The country that invented the quotient of Gross National Happiness wants you to experience its beguiling charms, but only on its terms. Closed off from the world for decades, Bhutan has only allowed tourism since 1974. Those willing to go the extra mile to come here are rewarded with a traditional Buddhist society that has also embraced modern conveniences. Visit the Taktsang Goemba (Tiger’s Nest Monastery), perched on a perilous cliff, or the Jigme Dorji National Park to see the Takin, Bhutan’s national animal, which resembles a goat crossed with a horse. Only two airlines are allowed to fly here, so the country remains difficult to reach, although that exclusivity is part of its allure.
Completely independent travel to Bhutan is not allowed. You must have a guide and go on a government-approved itinerary. There’s also a minimum cost of $200 to $250 per day if you stay in the country’s most basic three-star hotels. Happily, this price includes your guide, meals, and transportation (except flights). Spring and fall are optimum times to visit for lush greenery and popular regional festivals.
Here are the top 10 Bhutan experiences for you:
1. Tiger’s Nest (Taktsang Goemba)
Bhutan’s most famous monastery, Tiger’s Nest is one of its most venerated religious sites. Legend says that Guru Rinpoche flew to this site on the back of a tigress to subdue a local demon; afterward, he meditated here for three months. This beautiful building clings to the sheer cliffs soaring above a whispering pine forest. Steep walk to the monastery is well worthwhile, providing tantalizing glimpses of the monastery, views of the Paro valley and splashes of red-blossom rhododendrons.
2. Tsechus- A colorful affair
Festivals or ‘tsechus’ are a major part of Bhutanese life and offer a unique cultural insight into this Himalayan Kingdom. Most of the dzongs and goembas have annual festivals featuring mesmerizing dance dramas. The largest of these festivals is the tsechu-with dances in honor of Guru Rinpoche. They are colorful affairs with lots of masked dancing and bright costumes where the dances take on aspects of wrathful and compassionate deities, heroes, demons, and animals.
3. Punakha Dzong
Superbly situated where two rivers converge, Punakha Dzong is postcard perfect and serenely monastic. Punakha Dzong symbolizes Bhutanese architecture where dzongs were built without iron nails. Built in between 1637-1638, it is the second oldest and second largest dzong in Bhutan constructed strategically to serve as the religious and administrative center of the region.
4. Mountain treks
Trekking in Bhutan reveals a spectacular, unspoiled country steeped in ancient traditions – and with a ‘history’ that is as tall as the Himalayas. Apart from the spectacular cultural tours of the spectacular dzongs, monasteries, temples, and festivals, the best way to escape and experience more of the real Bhutan is on a trek. Explore what truly sets Bhutan apart from anywhere else and traverse the picturesque landscapes on one of the most remote kingdoms on earth on one of these wondrous mountain treks.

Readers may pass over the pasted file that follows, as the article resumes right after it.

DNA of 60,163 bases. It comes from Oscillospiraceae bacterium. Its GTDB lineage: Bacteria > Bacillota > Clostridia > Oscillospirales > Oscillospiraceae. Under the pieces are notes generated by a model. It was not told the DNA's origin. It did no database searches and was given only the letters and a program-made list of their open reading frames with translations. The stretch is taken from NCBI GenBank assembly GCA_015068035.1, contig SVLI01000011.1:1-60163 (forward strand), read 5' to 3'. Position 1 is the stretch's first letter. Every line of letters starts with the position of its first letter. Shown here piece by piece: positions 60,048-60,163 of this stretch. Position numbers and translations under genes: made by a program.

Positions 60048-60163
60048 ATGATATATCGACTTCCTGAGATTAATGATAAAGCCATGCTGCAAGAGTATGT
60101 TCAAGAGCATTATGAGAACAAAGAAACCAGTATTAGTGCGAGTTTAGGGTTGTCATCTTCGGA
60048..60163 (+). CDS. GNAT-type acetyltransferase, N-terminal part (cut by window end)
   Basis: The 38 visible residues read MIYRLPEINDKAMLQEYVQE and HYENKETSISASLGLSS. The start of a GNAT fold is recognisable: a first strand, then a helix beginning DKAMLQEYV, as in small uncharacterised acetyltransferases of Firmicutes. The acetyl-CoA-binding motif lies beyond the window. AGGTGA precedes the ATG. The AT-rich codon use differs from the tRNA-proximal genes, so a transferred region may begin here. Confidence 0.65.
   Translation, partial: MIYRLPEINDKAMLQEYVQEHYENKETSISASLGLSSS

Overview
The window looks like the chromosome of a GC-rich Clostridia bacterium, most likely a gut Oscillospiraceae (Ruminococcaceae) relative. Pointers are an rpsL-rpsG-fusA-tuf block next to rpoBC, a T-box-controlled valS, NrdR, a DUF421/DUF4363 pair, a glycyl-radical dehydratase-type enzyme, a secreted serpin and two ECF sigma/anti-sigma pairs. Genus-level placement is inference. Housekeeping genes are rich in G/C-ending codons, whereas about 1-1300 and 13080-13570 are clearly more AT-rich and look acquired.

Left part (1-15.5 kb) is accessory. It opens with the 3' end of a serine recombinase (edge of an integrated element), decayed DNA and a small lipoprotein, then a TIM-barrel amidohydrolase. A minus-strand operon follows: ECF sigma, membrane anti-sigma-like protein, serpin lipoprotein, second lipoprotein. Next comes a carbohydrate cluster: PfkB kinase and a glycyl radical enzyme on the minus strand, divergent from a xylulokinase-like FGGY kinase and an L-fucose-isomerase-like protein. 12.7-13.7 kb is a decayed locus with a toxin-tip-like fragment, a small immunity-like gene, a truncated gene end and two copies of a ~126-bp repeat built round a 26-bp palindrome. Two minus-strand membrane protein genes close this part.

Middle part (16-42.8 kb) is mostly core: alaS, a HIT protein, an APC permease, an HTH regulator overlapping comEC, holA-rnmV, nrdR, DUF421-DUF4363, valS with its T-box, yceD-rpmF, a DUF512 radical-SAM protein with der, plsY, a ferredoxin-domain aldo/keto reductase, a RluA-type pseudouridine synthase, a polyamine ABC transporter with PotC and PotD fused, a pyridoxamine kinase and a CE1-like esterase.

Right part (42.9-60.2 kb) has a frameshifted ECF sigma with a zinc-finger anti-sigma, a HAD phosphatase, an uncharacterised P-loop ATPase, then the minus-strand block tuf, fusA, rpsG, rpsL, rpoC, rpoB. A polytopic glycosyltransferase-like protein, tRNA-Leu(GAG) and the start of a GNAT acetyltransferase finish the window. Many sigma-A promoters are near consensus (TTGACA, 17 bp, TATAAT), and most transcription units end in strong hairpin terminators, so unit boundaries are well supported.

The valleys comprising Bumthang make up the cultural heartland of Bhutan and are ideal for day hikes to monasteries. Bumthang’s ancient monasteries and temples figure prominently in Bhutan’s early development as well as in the foundation of the unique aspects of Bhutanese Buddhism.
6. Thirteen unique arts and crafts of Bhutan
The arts and crafts of Bhutan that represents the exclusive “spirit and identity of the Himalayan kingdom’ are defined as the art of Zorig Chosum, which means the “thirteen arts and crafts of Bhutan”. The thirteen crafts are carpentry, painting, papermaking, blacksmithery, weaving, sculpting and more. The Institute of Zorig Chosum in Thimphu is the premier institution of traditional arts and crafts set up by the Government of Bhutan. These art forms and handicrafts make perfect souvenirs for you that reflect rich culture and tradition of Bhutan.
7. Thimphu Valley
Thimphu delights with its museums and cultural attractions including the Trashi Chhoe Dzong, which celebrates its popular tsechu in autumn. The relatively broad valley of Bhutan’s capital also provides many out-of-town sights and worthwhile distractions. There are several good walks not far from the capital, taking in a handful of perfectly positioned monasteries with excellent views down the valley.
8. Barkhor Bazaar
Barkhor Bazaar showcases cultural highlights of Tibetan people. It comprises a series of circular streets that encompass the Jokhang temple along with numerous merchants and vendors offering a wide variety of local Tibetan arts, crafts, and cuisines. The Barkhor bazaar if seen from the perspectives of the vast combination of Tibetan culture represents a window of Tibet. In addition, the market is constantly thriving with the countless activities from the vendors and shops.
9. Kyichu Lhakhang
Kyichu Lhakhang is one of Bhutan’s oldest, most venerated and most beautiful temples and it sits just a short distance from the town of Paro. The oldest temple in this twin-temple complex is believed to have been built by King Songtsen Gampto of Tibet.
10. Rinpung Dzong & National Museum
Paro’s Rinpung Dzong is a hulking example of the fortresslike dzong architecture that glowers protectively over the valley and town. Above the dzong is an old, round watchtower, the Ta Dzong, now converted into the excellent National Museum, which has an informative and eclectic collection.